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Automating Legal Workflows in 2024: The Question Is Not If, but How

— January 24, 2024

Legal professionals must embrace AI and, more importantly, make it work for them.

Economic pressures and technological advances will reshape workflows in 2024. Legal departments must find ways to manage a flood of new business while also navigating the exploding generative AI market. 

Legal technology can alleviate workloads and create new business opportunities, but the ever-growing number of available tools makes discerning the right solution challenging. Legal leaders must be thoughtful about their technology investments in the coming year. 

Increased economic pressure

Pent-up market demand threatens to overwhelm legal departments. After a conservative end to 2023, new business deals will surge in 2024. The race will be on to collect revenue quickly, compressing sales cycles from months to weeks. 

Most legal teams aren’t staffed for demand spikes, so a rapid influx of high-priority contracts sets the stage for bottlenecks and delayed approvals. In a highly competitive market, even minor delays hurt the bottom line. 

Law firms and legal departments must find a way to handle fluctuating demand and streamline contract processes. Traditional manual review approaches won’t survive 2024’s predicted turbulence. Adopting legal tech is the most cost-effective way to manage contracts. Many firms and companies recognize this fact, as nearly two-thirds of surveyed legal leaders plan to accelerate legal technology investments.

AI tools will be put to the test

Everywhere we look, software platforms are debuting new generative AI capabilities. In the rush to get to market, some companies didn’t stop to ask, “Does this functionality solve a real-world problem?” In many cases, these AI tools are a gimmick, not a solution. 

Legal leaders must look beyond the hype and peek behind the curtain to find the tools that meet their teams’ needs. Considerations include:

  1. LLM training data 

Many legal tech solutions are just interfaces for general large language models (LLMs). These algorithms serve many purposes, but legal work is not one of them. The expansive training data set inhibits AI models’ abilities to process and reflect the legal field’s critical nuances. 

An effective legal generative AI tool will be trained on domain-specific data. Legal leaders must scrutinize the LLM behind each platform to ensure the tool is suitable for their use case.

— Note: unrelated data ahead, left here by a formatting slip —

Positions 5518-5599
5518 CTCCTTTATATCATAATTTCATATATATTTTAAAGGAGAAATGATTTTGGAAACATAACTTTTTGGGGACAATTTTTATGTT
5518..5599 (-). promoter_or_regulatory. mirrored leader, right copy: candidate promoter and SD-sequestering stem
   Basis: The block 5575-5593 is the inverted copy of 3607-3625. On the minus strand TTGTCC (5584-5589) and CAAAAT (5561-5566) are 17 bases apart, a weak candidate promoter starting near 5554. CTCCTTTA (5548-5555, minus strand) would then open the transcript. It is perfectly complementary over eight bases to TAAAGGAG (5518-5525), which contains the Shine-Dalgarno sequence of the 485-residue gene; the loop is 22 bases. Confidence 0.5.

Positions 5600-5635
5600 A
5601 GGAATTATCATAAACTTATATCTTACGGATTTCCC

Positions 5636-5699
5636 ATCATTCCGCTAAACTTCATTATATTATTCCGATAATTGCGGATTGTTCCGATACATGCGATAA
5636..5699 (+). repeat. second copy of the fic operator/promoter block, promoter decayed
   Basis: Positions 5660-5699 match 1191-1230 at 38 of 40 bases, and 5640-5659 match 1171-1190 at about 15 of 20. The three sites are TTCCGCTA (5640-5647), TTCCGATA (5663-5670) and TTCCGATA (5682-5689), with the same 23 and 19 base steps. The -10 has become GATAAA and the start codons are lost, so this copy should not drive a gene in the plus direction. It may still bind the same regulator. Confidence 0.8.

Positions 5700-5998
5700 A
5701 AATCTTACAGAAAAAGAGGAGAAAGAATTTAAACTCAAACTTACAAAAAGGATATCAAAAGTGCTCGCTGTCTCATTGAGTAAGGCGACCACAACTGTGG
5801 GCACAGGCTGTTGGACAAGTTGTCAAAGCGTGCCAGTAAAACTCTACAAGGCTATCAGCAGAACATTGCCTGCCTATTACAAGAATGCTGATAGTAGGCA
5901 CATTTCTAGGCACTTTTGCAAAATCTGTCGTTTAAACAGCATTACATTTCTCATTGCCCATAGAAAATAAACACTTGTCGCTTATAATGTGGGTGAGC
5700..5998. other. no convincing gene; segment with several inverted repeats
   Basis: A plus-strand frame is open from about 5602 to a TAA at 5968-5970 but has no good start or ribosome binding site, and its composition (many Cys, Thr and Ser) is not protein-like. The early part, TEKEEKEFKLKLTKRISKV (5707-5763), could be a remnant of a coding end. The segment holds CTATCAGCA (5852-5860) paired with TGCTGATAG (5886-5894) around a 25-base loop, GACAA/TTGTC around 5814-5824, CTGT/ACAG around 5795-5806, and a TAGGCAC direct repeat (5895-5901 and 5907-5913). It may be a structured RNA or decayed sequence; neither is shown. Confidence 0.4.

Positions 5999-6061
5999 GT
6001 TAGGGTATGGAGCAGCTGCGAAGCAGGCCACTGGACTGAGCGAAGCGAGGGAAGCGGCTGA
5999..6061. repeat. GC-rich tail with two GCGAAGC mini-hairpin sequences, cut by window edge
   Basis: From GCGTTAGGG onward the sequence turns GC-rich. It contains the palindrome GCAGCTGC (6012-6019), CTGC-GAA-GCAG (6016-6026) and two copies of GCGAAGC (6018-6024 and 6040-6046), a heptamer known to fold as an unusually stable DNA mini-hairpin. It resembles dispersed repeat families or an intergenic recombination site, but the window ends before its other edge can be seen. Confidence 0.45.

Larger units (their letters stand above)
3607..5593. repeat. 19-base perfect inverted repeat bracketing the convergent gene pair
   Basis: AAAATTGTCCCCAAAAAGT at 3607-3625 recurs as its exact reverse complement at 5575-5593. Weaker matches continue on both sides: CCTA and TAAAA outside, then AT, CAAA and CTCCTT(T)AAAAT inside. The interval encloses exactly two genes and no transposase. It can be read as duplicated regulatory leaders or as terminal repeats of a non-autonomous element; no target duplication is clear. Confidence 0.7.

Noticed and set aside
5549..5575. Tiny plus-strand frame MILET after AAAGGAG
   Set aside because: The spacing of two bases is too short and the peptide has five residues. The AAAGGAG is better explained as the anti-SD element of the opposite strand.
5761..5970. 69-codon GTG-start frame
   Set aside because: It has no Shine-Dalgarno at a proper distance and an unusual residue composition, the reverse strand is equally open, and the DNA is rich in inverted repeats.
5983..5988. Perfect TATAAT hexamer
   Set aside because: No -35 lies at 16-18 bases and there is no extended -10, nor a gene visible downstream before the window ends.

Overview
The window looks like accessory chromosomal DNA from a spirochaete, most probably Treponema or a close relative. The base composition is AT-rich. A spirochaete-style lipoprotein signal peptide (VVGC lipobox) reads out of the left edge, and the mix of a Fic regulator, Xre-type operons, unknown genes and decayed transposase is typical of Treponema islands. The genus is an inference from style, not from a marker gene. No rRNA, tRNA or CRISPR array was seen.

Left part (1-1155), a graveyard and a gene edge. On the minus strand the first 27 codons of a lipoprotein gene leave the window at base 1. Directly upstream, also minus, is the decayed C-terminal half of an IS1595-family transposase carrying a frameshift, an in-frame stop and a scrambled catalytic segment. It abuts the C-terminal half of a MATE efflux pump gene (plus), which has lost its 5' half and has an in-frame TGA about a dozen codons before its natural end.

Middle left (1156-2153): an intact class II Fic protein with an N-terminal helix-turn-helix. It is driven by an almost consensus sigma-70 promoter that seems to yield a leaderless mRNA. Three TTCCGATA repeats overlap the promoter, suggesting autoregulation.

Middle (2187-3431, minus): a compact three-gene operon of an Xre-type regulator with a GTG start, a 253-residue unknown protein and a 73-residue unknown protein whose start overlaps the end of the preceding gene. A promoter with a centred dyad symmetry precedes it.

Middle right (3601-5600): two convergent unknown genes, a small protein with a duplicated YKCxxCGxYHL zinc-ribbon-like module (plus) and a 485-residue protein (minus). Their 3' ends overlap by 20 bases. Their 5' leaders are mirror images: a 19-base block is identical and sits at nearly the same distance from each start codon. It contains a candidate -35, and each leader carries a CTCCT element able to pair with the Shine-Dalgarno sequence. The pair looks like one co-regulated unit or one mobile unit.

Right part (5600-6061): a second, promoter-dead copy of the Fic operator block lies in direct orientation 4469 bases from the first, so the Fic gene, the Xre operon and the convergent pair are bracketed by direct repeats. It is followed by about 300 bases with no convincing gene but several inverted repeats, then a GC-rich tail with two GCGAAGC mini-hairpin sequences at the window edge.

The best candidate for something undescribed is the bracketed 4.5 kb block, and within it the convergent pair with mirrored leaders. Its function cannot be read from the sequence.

1. Data management

Legal teams operate under rigid guardrails regarding sensitive and confidential data. Leaders need to know if a tool:

  • Stores their data.
  • Trains on their data.
  • Allows others to access their data. 

Legal tech solutions must be specifically designed for the privacy and data security required in legal practice. 

  1. Integration options

GenAI cannot stand alone. Consider how the new solution integrates with the existing tech stack. A tool should fit seamlessly into workflows. If it creates extra steps, it’s not the right choice. 

  1. Human-centered design

AI should work for humans, not in place of them. An effective legal tech solution will augment legal professionals’ work by managing repetitive tasks and enabling human creativity and critical thinking. Leaders must carefully consider their team’s needs to find a tool that actually alleviates pain points. There are plenty of flashy solutions on the market, but many aren’t functional in daily workflows. 

Thoughtful technology exploration and implementation will help legal teams ride out the GenAI hype cycle. 

New business opportunities for legal teams

Rather than replacing legal jobs, AI will generate a greater need for people with legal training. Automation streamlines processes and increases a team’s capacity, allowing firms to take a wider variety of cases and clients. The more extensive caseload creates new opportunities for humans. 

Traditional manual review processes restrict lawyers’ focus to high-value cases and contracts, meaning they have to decline many potential clients. AI right-sources tedious tasks to give lawyers additional bandwidth.

Artificial intelligence, isometric AI robot on mobile phone screen; image by Fullvector, via
Artificial intelligence, isometric AI robot on mobile phone screen; image by Fullvector, via

For example, personal injury claims often have low returns on the extensive time and effort involved. AI makes them economically viable by shortening the timeline and reducing the workload. Legal tech solutions can review evidence, create briefs and generate demand letters in just minutes while lawyers focus on building client relationships and developing a legal strategy. 

Automating processes also makes legal work more rewarding. Highly trained legal experts aren’t wasting their time sorting papers. Instead, they can cultivate human connections, solve problems and accomplish more impactful tasks. 

Automation is a how, not an if

Moving into 2024, the question is not whether to automate — but how. Legal professionals must embrace AI and, more importantly, make it work for them. Thoughtfully implementing legal tech now positions legal teams for success in the rapidly evolving legal and economic landscapes.

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